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Turning your thoughts into action

We’ve all been there. You’re consuming some type of media (blog, book, video, podcast, lecture, etc.) and you’re thinking about how you can apply this new knowledge to your life. In your mind, you can conquer problems, move mountains, improve processes, help others, etc. But then you finish your meal of information and thought all that knowledge is often forgotten and lost. Why does this happen? Do we decide that we’ll never be able to make those improvements? Do we think the ideas are nice to think about but not yet ready for prime time life? It’s nice to think about using a new method for time management, business improvement, or relationship building. But when you finish the material and life happens, then the idea is lost. You move on to the next think crying out for your attention.

The biggest contributor to forgetting the information is that we don’t have a system or process for documenting and following-up with the learnings. This information must be captured just like other actionable items. Record the thought in a place that you can access later, or better yet, record the thought in a place that you will access later.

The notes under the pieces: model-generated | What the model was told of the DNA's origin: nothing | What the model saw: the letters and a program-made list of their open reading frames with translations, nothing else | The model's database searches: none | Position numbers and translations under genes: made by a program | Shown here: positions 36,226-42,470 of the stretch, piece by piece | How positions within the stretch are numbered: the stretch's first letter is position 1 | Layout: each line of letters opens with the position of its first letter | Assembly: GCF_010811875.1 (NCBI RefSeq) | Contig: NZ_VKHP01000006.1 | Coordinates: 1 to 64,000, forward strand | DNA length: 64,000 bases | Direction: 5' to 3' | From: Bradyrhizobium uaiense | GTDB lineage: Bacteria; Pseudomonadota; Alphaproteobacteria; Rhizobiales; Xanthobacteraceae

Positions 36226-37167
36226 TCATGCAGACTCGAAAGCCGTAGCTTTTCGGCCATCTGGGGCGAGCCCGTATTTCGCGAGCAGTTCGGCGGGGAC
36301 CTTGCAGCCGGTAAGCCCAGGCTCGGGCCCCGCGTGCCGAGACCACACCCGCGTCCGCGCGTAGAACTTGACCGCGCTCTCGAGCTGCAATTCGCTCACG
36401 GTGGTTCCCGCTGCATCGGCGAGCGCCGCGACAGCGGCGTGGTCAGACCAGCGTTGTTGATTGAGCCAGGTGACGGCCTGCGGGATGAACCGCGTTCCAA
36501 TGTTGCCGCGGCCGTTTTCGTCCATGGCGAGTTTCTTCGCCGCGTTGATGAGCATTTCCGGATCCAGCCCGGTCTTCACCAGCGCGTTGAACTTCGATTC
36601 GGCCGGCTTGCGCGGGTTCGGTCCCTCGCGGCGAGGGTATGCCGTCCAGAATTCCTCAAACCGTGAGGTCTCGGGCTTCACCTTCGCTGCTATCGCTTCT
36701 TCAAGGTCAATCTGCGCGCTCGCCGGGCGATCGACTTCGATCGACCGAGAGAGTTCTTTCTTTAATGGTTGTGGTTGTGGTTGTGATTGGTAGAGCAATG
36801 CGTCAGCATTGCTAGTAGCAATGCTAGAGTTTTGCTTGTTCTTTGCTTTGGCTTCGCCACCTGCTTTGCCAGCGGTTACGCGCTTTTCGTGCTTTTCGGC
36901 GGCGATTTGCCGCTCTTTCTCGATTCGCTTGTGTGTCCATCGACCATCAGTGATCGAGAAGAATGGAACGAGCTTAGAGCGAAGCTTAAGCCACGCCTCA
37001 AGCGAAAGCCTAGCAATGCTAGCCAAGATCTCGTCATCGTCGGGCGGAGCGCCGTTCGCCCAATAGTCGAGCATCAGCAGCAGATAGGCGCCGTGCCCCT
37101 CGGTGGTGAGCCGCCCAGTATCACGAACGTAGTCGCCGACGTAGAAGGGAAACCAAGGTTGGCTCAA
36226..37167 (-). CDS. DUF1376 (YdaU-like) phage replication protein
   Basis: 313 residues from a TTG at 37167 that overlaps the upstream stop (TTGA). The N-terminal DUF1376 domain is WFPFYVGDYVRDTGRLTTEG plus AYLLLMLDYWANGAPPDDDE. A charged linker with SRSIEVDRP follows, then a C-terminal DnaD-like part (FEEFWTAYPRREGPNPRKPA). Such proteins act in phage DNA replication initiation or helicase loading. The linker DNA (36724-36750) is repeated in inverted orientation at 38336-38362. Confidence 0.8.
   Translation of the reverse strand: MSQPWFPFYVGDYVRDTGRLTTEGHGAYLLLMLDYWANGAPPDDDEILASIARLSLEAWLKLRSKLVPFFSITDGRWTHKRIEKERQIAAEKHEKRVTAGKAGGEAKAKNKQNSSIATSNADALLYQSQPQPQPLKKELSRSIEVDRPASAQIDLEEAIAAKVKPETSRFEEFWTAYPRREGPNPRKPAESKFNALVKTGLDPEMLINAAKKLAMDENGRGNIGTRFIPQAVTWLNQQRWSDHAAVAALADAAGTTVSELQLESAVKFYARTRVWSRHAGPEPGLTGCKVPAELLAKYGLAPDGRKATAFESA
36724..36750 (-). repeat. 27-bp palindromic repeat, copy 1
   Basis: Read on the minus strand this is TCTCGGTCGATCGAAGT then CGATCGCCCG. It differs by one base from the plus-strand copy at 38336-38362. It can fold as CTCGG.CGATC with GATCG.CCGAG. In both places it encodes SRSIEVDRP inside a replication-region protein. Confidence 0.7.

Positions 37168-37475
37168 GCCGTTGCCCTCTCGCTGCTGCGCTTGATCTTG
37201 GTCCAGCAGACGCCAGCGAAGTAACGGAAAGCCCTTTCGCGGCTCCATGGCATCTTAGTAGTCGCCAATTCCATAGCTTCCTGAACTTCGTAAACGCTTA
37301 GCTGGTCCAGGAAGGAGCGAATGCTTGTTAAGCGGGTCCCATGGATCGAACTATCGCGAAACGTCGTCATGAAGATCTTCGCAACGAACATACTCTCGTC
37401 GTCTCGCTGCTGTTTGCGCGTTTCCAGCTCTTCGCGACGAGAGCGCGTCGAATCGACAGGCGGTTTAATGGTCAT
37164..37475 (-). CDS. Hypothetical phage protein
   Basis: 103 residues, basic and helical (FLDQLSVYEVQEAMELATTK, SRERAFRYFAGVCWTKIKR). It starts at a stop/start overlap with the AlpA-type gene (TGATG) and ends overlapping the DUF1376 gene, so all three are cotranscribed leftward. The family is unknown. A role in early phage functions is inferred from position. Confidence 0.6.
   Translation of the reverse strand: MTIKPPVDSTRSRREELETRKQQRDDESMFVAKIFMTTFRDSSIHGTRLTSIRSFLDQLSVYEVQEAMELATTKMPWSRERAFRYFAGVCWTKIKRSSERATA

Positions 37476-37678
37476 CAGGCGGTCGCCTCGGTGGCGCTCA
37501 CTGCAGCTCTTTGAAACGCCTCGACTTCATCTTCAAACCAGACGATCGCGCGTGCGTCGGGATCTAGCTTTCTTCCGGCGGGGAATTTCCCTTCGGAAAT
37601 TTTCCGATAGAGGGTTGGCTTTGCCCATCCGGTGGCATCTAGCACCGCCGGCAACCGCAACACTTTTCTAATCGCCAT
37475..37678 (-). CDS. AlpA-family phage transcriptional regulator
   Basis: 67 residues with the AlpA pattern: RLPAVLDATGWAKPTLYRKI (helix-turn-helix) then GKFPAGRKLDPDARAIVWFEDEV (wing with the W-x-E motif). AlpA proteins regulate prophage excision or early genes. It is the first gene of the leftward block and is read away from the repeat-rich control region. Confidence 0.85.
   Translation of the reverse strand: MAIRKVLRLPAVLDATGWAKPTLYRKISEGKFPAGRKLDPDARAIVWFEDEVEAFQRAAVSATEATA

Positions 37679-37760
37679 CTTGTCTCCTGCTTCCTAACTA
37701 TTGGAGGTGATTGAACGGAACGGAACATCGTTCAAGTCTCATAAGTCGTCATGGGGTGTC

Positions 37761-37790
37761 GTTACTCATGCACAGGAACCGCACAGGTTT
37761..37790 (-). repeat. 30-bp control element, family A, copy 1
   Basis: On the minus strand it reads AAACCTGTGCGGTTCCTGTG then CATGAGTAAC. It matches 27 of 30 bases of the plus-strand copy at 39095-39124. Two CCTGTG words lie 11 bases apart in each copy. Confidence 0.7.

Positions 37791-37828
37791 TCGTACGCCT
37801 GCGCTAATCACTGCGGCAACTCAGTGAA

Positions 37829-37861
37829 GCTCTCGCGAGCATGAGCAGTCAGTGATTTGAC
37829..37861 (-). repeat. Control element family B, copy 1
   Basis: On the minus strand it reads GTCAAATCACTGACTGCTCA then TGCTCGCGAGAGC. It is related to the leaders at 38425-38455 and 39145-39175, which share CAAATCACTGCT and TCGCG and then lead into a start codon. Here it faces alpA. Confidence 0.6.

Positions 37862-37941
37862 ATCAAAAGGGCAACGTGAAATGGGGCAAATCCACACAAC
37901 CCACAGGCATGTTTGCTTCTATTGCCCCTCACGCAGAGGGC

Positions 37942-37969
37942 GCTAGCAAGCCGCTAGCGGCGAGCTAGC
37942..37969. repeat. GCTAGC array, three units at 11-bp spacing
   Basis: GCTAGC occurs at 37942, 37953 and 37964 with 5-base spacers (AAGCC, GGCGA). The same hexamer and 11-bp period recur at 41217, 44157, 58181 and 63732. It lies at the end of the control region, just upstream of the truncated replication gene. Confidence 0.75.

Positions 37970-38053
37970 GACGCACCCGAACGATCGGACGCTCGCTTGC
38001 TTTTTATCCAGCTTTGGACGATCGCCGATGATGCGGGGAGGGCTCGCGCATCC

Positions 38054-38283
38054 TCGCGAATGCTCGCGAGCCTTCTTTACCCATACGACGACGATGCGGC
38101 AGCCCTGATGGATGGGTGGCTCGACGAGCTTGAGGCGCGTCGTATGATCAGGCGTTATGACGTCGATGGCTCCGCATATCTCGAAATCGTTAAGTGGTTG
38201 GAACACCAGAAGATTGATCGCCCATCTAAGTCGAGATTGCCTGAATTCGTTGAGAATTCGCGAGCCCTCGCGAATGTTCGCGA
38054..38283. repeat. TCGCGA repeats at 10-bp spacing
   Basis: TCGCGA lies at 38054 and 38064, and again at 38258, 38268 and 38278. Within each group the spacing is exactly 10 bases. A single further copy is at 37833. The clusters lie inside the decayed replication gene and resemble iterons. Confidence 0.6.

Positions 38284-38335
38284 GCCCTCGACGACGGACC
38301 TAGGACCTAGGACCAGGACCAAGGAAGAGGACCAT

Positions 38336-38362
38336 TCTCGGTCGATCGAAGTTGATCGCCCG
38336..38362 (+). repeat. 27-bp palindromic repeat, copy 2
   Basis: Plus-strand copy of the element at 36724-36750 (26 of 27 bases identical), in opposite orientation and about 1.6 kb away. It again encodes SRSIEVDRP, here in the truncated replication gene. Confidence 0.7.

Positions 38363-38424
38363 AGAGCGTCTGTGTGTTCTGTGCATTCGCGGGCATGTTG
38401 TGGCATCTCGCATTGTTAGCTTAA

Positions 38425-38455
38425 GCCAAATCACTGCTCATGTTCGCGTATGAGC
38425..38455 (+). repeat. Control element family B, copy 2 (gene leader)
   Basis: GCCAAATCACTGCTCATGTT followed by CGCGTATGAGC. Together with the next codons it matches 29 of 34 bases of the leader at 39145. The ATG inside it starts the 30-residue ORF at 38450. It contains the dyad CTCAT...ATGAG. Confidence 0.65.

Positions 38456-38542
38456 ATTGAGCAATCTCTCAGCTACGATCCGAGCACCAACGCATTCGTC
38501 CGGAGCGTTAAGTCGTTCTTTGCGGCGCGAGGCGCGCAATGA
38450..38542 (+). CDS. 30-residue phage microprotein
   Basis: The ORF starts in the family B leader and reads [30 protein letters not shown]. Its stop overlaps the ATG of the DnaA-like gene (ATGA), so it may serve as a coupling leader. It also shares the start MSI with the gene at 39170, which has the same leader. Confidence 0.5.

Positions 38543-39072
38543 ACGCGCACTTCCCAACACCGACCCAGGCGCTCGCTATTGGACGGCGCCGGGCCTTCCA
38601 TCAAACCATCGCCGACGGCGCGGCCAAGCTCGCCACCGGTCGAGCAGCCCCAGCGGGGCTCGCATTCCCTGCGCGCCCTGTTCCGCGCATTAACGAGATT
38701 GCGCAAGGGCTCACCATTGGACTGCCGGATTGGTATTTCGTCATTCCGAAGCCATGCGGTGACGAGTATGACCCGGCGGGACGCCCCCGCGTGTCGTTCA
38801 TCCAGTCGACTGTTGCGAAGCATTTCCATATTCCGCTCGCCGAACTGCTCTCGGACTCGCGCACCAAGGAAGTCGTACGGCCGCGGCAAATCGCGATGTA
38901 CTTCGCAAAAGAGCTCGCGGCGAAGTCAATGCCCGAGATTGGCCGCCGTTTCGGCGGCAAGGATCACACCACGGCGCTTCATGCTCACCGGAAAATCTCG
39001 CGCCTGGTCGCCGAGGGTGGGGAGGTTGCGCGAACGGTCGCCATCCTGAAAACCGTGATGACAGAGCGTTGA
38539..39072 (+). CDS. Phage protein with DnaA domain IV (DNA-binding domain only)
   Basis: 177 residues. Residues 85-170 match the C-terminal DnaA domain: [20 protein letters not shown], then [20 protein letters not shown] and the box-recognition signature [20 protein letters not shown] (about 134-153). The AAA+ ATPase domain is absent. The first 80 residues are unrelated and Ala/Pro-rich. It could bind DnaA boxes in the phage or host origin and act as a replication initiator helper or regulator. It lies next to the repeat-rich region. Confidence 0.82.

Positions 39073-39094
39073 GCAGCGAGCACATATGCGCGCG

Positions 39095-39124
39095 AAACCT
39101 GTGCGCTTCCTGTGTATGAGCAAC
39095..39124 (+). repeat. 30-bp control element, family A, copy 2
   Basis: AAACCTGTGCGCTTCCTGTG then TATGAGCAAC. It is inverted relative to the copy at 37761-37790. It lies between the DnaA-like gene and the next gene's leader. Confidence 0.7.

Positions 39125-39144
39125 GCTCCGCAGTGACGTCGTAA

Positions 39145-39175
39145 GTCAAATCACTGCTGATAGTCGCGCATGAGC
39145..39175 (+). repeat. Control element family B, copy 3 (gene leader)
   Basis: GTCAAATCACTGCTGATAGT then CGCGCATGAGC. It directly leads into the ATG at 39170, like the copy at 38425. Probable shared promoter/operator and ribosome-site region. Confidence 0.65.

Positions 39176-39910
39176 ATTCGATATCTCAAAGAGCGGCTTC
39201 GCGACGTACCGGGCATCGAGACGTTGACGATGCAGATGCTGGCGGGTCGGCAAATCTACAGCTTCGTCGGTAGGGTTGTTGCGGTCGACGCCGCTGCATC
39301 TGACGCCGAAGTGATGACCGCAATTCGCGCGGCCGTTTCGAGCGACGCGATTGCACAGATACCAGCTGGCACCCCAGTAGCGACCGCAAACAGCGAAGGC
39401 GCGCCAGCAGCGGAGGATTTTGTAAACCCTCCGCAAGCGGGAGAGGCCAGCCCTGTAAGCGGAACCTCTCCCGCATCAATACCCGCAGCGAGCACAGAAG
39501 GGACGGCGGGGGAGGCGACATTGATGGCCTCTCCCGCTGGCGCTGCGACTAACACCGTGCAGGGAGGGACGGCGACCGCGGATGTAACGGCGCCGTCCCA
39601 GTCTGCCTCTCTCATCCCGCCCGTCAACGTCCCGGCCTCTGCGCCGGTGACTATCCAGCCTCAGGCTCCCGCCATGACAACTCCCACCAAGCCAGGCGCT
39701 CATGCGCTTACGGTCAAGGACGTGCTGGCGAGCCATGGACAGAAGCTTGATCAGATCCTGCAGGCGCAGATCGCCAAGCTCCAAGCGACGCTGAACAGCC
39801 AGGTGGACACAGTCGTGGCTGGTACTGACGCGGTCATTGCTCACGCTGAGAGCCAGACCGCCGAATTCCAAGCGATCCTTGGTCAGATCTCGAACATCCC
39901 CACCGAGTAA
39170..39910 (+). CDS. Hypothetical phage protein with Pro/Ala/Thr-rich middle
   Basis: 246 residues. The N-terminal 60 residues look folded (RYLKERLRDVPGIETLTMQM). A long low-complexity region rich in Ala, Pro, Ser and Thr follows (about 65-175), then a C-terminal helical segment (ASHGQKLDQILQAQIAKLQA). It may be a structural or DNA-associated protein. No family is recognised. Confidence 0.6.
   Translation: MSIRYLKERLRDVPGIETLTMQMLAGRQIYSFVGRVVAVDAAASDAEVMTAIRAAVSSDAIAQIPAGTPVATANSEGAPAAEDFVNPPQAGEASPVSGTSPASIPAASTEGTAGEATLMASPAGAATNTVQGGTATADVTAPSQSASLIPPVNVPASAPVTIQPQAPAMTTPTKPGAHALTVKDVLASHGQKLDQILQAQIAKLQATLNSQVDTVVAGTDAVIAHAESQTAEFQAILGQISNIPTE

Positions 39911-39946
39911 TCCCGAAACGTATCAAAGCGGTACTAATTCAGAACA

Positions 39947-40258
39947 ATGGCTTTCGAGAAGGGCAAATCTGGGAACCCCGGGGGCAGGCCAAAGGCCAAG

It’s not difficult. It takes a little discipline and forethought. Here are some ways you can turn your thoughts into action:

One

Record your thoughts in your ‘to-do’ or task list. You have one of these right? It could be the task tracker in your email program such as Outlook, Thunderbird, Lotus Notes, or Google Mail. Your list should include some type of designator so that you can record your thought as an idea or specific task with a priority. This way, you’ll be reminded of the thought periodically. If the item becomes aged without any progress, as with tasks, you should ask yourself if its really worth doing.

Two

Write a review on sites such as Plaxo, Amazon, BookReview.com, or even Facebook. This idea is slightly different because you are recording your thoughts for others to consume. If you use this type of process make sure to list out what you consider to be key learnings or the main ideas for what you are reviewing. Make sure that your reviews are searchable so that when you want to recall a key learning sometime later that you can easily find it.

Three

Record your thoughts into a journal, blog entry, electronic notebook, or other organizer such as Microsoft One Note. Think of these tools as a filing system. Tag the content with adequate keywords so that you can retrieve the information later. You may even choose to keep a to-do list in this format.

What about you?

How do you organize your learnings for follow-up and implementation? Do you have a different system than mentioned above?